[live review] Swamp Dogg @ Johnny D's

The word around the room was that SWAMP DOGG hadn’t played in these parts since the Lowell Folk Fest of 2010. Before that, no one could remember how long. Born Jerry Williams Jr. in Portsmouth, Virginia, Swamp Dogg recorded some R&B singles in the ’60s and broke through, as it were, with the 1970 LP Total Destruction to Your Mind. So at Johnny D’s last night, the faithful and the curious showed up. The opening set was by NYC band Tre Williams (no relation) and the Revelations — an extremely capable retro-soul outfit. The band went on to back Swamp Dogg.

He did not disappoint. Diminutive, portly, elegant — dressed in an off-white suit, purple shirt, and diamond-pattern tie — he did a couple of quick step-and-slides on the dance floor before ascending the stage to his warm-up music. Bald and bespectacled, he sat behind a keyboard and: POW! “Let me introduce myself: I’m a lover man! I’m here to make you happy/happy as I can!” His sturdy tenor pierced the room through the horns, guitar, bass, and drums Between songs he changed glasses (“I’m blind as a fucking bat”), then it was on to the classic been-cheated-on ballad (“I shoulda called before I get home”), then a soul-ballad remake of John Prine’s weepy Vietnam-vet folk song, “Sam Stone” (“There’s a hole in daddy’s arm where all the money goes”), a tambourine slapping on top of the hi-hat. The first half of the set culminated in the psychedelic-soul rave-up “Total Destruction to Your Mind,” which begins: “Sittin’ on a cornflake/ridin’ on a roller skate/too late to hesitate/or even meditate.”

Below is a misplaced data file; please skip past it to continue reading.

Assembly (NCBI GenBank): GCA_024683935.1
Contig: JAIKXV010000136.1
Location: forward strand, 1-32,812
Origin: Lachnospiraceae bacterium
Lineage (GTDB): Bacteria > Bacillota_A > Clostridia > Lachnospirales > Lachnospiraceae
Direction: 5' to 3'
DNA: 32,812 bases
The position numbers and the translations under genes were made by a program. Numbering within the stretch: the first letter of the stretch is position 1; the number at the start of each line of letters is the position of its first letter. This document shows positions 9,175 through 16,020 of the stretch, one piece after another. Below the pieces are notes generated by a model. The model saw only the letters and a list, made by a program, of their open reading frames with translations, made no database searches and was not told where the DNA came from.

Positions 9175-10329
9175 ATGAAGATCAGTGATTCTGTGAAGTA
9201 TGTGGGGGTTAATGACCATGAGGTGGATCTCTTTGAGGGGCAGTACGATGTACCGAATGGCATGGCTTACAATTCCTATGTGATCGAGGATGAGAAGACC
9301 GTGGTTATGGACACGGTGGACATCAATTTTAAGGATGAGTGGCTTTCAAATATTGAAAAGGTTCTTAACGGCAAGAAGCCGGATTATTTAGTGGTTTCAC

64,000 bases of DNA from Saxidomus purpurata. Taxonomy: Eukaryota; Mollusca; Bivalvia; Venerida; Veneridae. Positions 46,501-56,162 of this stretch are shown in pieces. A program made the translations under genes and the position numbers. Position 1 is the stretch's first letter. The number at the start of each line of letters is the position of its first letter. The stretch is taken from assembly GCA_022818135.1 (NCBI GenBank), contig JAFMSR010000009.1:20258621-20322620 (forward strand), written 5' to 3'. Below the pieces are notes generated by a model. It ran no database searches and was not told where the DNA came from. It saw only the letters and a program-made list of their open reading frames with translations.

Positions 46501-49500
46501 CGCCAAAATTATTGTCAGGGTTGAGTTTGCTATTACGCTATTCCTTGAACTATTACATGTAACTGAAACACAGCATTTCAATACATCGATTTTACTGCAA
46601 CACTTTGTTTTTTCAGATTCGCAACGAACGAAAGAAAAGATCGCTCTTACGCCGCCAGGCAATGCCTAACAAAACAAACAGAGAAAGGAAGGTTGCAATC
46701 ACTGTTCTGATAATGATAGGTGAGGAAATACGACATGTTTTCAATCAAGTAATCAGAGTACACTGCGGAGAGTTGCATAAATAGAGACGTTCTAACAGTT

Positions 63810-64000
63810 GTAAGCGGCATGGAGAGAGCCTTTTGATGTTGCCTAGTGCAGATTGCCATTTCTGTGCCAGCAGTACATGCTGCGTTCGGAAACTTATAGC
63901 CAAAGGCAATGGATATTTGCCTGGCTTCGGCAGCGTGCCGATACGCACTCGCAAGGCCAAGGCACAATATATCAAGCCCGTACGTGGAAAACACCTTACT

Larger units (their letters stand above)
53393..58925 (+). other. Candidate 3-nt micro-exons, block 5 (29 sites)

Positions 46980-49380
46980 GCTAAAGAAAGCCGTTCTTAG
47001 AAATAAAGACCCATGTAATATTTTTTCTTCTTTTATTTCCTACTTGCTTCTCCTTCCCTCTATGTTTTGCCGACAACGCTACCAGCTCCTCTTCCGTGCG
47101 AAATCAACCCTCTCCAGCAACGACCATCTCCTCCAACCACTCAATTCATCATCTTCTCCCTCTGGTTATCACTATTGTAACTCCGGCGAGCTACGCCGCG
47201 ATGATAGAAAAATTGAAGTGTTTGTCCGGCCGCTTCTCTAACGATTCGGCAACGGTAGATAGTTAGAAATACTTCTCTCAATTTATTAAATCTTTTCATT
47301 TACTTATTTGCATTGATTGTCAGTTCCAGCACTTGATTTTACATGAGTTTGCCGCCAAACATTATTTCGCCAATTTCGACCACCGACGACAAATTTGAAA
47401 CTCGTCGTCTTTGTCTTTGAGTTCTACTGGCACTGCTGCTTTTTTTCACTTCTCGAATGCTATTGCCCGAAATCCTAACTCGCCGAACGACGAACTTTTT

Swamp Dogg had the voice and the classic churchified soul delivery, even on the jazzy ballad standard “Since I Fell for You”: “It’s too bad, too bad . . . that I’m in love with you.” He sang “In My Resume,” which he provided in an explanation mid-song: “Work. Lovin’. And sex.” He finished with, of all things, the Bee Gees’ “I’ve Gotta Get a Message to You,” the band repeating the chorus over and over again as Swamp Dogg circled the club, reaching out to people, singing, “Hold on! Hold on!”

We reached out, clutched his hand. We held on. And we were saved.

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